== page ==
Classic Bike September 2021

Classic Bike helps and inspires enthusiasts to get more from their passion for classic motorcycles. The magazine shares their fascination with motorcycling’s heroic past while also helping them buy, fix and improve the bikes in their shed. Our main areas of content are: - Inspirational and entertaining reads that celebrate the glory of motorcycling, from riding stories that put the reader in the seat of history’s greatest bikes to incredible racing tales - Restoration stories and instructional features that inspire and help people get their tools out and sort out their old bike - In-depth technical features from the most expert and authoritative writers in motorcycling If you share our passion about classic motorcycles from the last century, you'll enjoy reading Classic Bike.

United Kingdom
4,09 €(VAT inclusa)
33,56 €(VAT inclusa)
12 Numeri

in questo numero

2 min
time to celebrate!

CLASSIC BIKE was launched in Spring 1978. This September issue is the 500th edition. It’s grown from a one-off punt into a quarterly and is now the world’s leading monthly magazine for classic motorcycle enthusiasts the world over. So how do we celebrate such an amazing landmark? We thought we’d give the whole mag a 500 theme – especially as, for many decades, 500cc motorcycles were the pinnacle of bike sport and the number one choice for the road riding enthusiast. We’ve picked the 500cc road machines that defined each decade from the 1900s, starting with the Werner and its bolt-on engine in a bicycle frame, through Norton International, BSA’s Gold Star, the Triumph Speed Twin and on to the complexity of the modern four-cylinder Honda CB500-4 and the super-quick Suzuki Gamma…

4 min
a falling star

500 THINGS WAY WE WERE EVENTS YOUR CLASSICS LETTERS ‘The British Are Coming’ proclaimed the first page of an eight-page colour pull-out advertising section in the American magazine Cycle World of January 1971 to promote what BSA dubbed ‘The World’s First 500cc Trail Bikes’. The advertising came at a time, 50 years ago, when the press was awash with rumours of BSA’s demise. In fact, throughout the first six months of Motor Cycle News’ 1971 issues here in the UK, there was story after story of mounting debts and boardroom struggles; this was set against exciting news of BSA’s racing success at Daytona, the Match Races and John Cooper’s exploits, not to mention their formidable presence in motocross with the B50 singles. For motorcycle enthusiasts, it was an onslaught of mixed messages;…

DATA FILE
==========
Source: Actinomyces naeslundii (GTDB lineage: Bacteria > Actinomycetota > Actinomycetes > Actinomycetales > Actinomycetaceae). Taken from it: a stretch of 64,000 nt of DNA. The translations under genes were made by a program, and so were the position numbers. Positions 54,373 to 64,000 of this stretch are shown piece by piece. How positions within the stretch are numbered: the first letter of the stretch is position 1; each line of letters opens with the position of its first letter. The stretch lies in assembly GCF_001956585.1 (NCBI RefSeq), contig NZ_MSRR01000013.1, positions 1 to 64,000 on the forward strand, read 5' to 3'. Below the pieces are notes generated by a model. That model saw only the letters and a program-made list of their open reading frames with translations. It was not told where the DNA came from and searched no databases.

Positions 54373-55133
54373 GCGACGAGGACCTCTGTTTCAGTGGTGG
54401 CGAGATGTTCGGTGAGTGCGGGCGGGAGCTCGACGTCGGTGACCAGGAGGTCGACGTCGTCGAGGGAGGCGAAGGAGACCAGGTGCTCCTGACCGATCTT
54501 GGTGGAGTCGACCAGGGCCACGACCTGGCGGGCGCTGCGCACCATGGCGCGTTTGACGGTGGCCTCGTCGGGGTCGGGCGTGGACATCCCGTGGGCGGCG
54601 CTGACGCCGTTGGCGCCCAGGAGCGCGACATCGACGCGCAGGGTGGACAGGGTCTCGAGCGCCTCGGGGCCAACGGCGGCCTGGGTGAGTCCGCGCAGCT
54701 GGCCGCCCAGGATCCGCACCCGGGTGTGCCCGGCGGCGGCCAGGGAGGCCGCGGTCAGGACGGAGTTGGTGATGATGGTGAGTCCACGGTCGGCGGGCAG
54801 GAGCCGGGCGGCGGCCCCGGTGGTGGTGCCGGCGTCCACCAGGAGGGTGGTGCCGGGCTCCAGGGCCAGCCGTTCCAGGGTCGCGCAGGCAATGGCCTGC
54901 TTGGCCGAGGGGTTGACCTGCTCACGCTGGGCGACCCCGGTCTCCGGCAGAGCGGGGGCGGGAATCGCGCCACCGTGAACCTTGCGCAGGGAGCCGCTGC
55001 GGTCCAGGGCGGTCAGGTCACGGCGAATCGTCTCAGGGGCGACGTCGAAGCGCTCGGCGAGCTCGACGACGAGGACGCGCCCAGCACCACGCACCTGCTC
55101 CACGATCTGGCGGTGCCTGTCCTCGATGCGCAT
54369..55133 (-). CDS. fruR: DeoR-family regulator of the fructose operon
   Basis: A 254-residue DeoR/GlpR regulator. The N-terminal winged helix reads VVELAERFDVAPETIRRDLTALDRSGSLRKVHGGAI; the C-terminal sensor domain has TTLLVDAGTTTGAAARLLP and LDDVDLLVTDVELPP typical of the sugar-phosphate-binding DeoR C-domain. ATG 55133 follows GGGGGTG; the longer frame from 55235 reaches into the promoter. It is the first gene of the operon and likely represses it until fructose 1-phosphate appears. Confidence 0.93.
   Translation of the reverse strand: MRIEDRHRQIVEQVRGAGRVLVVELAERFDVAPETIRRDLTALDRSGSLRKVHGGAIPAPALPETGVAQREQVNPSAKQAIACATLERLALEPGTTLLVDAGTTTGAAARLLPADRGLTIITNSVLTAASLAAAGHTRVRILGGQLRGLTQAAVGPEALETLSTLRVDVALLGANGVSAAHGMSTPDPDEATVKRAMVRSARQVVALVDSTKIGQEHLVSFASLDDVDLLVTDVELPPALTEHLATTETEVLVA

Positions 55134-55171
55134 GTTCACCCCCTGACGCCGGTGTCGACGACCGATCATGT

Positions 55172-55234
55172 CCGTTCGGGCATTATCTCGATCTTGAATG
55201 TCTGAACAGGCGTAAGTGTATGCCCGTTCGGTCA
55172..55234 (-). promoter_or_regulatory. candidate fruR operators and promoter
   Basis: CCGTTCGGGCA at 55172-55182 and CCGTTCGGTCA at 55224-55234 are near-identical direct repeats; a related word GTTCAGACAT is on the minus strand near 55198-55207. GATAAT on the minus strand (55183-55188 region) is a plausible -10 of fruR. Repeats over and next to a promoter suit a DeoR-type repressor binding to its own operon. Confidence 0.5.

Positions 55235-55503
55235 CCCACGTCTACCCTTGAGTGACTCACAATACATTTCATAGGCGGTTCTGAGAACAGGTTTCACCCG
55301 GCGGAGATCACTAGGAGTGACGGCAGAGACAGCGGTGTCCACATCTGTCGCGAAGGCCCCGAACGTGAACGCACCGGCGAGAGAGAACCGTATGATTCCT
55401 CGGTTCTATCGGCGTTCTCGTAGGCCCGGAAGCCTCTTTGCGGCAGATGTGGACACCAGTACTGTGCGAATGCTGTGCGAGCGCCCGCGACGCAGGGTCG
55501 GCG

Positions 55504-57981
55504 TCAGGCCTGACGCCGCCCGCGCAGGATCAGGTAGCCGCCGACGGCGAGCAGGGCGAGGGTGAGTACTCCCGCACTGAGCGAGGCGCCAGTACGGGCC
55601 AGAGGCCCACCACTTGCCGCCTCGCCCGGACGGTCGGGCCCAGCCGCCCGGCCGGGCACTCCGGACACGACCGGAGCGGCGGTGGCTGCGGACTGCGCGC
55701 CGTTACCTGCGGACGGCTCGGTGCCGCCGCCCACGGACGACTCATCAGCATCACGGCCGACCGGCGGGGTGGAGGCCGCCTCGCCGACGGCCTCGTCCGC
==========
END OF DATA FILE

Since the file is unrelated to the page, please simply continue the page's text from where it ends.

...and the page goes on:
5 min
quite a day for a 500

There were bigger bikes and there were faster bikes at the time, but in 1961 a Velocette Venom proved it had the combined speed and stamina to outshine them all. At the banked Montlhéry speed bowl on the outskirts of Paris, with the help of a team of eight riders the 500cc single became the first motorcycle in the world to average over 100mph (160kmh) for 24 hours. The team leader was none other than Bertie Goodman, son of the founder and managing director of Veloce Ltd, the company which produced Velocettes. He was a hard rider who had finished third in the 1947 Ulster GP on a 350cc KTT, and enjoyed testing his company’s products on road and track. With him was British journalist Bruce Main-Smith and six Frenchmen, including…

6 min
thruxton 500

The French had the Bol d’Or – a massive, weekend-long festival built around a 24-hour endurance road race with a whole range of sideshows to woo the fans. Us Brits had the Thruxton 500, which was a great race – but a one-day affair which had little else to offer and never had the prestige that international events on our short circuits enjoyed. While the French adopted a more liberal attitude to their endurance bike specs, Britain had strict production-based rules – which was great for the manufacturers to promote their products, but never offered the same wow-factor that a bunch of highly-tuned specials from all the major dealerships created. So it’s no surprise that British road racing enthusiasts lacked the same passion for endurance racing as the French, who saw their…

3 min
le vack cracks the brooklands 500-miler

In May 1921, the British Motor Cycle Racing Club announced that Brooklands would host a 500-mile race – the longest-ever motorcycle race at that time, with the most valuable prize ever offered, too. The outright winner would receive the Miller Gold Cup, valued at 200 guineas, to be presented by one Captain AGL Miller, a WWI fighter pilot and Brooklands competitor on two and four wheels. Because it was such a lengthy race, the start time was set at 7am on July 2, with a time limit of 12 hours set on the race. Media coverage reported that the dawn mist was still being burned off as the competitors lined up for the start. Sixty-four bikes, embracing five classes (250cc, 350cc, 500cc, 750cc and 1000cc) started the 185-lap race and the spectators…

6 min
derek rickman 1933-2021

A legendary early British dirt bike ace, later an astute businessman, Derek Rickman passed away on July 3 at the age of 88, after a recurring battle with cancer. Together, he and his brother Don, two years younger, founded the Rickman Métisse marque after becoming two of the leading stars of British motocross races in the 1950s and ’60s, when they were still known as ‘scrambles’. Their father Ernie Rickman, a professional speedway rider with Southampton Saints, died in 1948 when Derek was 15. Their mother Marjorie continued to run the family motorcycle shop in New Milton on the edge of the New Forest, providing enough income to send both brothers away to boarding school in Somerset. Thereafter, Derek began a fouryear apprenticeship at Thorneycroft Commercial Vehicles in Basingstoke, as preparation…